Tuesday, April 01, 2008

Adios iPhone

I was flying back from California last week, watching a video on my iPhone, and next to me was this guy who kept glancing at me and smirking. "Is that an iPhone?", he finally asked. I nodded. "Humph," he grunted and assumed an air of superiority. I was a bit taken aback so I asked him why he didn't like iPhones. "Oh," he said, "they're okay, I guess," and then he mumbled under his breath "if you are into that sort of thing." I couldn't just let that go, so I asked him if he had ever actually used an iPhone.

He looked around as if to see if anyone else was looking, and gave me a conspiratorial smile. "I've got something to show you," he said. And he proceeded to pull out a tiny gadget that looked like an earpiece for a phone. "Check out my device," he said. "It's an integrated PDA, phone, GPS and HD multimedia station." I asked him how he dialed the phone, and he said that it uses a built-in address book with voice recognition. You just say a name , and it looks it up in your address book and dials. What about names that aren't in the address book? He says that since the device is always online, it does a directory search over the Internet and tries to find a match that way. But, how do you know what number it found? There's no display! Before I understood what was going on, he removed a contact lens from his eye and asked me to put it in. I thought this was crazy. But, he had a liquid that he sprayed on it to clean it. Still skeptical, I popped it into my eye, and I was completely blown away. As if floating in air was a transparent view of a screen with a phone style interface. "Now," he said, "use your pupil to navigate the cursor, and crunch your jaw to click. Right side of the mouth for right click, left side for regular click, and bite your tongue to scroll." It took me a little practice, but I was soon able to move things around the screen with ease. I could see as if I was looking at a computer screen. It was like nothing I've ever seen before. And then he played a movie for me. Unbelievable resolution, and hi fidelity sound. The growing pain in my tongue was the only downside I could see to this device.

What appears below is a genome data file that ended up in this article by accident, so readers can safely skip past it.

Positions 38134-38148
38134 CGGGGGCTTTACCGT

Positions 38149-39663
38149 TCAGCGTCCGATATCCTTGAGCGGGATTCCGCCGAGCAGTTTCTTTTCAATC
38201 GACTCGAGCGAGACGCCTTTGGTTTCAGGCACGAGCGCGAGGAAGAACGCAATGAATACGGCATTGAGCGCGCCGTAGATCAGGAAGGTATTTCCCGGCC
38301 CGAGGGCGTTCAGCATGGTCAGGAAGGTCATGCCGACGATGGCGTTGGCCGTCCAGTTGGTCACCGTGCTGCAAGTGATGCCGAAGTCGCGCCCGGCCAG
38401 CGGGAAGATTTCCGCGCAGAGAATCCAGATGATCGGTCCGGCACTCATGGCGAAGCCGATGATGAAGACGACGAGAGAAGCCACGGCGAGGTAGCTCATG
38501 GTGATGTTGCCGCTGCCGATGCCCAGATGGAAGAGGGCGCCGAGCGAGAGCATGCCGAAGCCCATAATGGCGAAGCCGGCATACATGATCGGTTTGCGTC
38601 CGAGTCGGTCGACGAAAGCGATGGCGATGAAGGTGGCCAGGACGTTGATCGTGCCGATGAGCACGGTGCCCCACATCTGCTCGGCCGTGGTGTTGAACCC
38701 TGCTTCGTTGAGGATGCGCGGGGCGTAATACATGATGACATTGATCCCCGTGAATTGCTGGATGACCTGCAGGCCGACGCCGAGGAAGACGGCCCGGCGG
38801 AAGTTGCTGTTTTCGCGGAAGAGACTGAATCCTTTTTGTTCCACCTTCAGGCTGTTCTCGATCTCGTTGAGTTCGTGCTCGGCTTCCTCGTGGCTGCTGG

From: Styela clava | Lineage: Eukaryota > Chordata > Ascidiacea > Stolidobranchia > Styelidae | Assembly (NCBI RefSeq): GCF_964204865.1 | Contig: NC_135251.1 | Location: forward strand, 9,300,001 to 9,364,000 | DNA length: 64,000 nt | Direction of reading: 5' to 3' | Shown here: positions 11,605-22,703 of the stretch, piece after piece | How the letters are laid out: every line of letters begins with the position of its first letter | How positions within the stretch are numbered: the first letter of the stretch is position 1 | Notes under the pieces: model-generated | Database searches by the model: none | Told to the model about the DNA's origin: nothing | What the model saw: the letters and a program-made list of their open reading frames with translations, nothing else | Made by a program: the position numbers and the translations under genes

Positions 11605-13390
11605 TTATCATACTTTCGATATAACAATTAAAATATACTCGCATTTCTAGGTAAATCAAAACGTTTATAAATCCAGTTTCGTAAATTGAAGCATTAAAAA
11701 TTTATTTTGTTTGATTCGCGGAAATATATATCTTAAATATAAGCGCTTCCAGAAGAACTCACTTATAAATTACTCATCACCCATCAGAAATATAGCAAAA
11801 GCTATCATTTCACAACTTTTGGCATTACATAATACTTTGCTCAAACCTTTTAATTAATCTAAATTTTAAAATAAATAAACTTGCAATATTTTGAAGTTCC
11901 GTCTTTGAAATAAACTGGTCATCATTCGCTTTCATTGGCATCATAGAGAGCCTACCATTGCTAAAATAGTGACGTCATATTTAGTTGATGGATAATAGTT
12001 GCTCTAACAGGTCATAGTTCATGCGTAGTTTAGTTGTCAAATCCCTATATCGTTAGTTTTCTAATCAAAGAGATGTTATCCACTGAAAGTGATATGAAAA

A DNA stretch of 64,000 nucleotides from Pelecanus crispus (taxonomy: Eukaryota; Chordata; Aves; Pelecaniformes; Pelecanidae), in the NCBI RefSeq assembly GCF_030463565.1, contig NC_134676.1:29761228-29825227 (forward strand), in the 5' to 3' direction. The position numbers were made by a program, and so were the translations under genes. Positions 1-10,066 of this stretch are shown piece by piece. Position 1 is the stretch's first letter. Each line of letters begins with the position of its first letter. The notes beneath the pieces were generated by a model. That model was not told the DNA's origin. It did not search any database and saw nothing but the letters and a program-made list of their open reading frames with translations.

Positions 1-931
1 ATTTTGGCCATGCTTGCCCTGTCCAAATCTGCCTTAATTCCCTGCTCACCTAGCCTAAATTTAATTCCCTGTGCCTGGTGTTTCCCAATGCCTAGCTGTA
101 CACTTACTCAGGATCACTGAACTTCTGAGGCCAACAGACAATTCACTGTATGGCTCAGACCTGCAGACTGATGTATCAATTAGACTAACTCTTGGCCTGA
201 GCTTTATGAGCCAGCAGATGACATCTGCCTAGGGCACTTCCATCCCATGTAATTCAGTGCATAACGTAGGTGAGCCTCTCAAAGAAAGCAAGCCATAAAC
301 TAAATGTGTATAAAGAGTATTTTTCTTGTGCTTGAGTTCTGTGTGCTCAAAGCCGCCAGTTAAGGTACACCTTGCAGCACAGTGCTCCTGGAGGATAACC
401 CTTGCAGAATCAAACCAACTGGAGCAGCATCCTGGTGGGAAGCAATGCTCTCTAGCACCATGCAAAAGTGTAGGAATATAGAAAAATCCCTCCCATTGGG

The "phone" had a full fledged PDA interface. It had video watching mode, an Internet browser, visual voicemail, and many other features that I had never even heard of. I asked my new friend where he got this, and he said that it is a prototype of a new product he invented that he is calling the EyePhone. He had a few glitches to work out, and then he was going to try to commercialize it. I volunteered on the spot to be a beta tester for him, and he agreed. I now have a room full of these test devices, and a year's supply of Hi Definition contact lenses. Needless to say, I am dumping my iPhone.

So, if you ever see me staring off into space with a blank look, it's not that I'm ignoring you; I'm probably just reading email or looking something up in my calendar, perhaps checking to see what happened on April 1.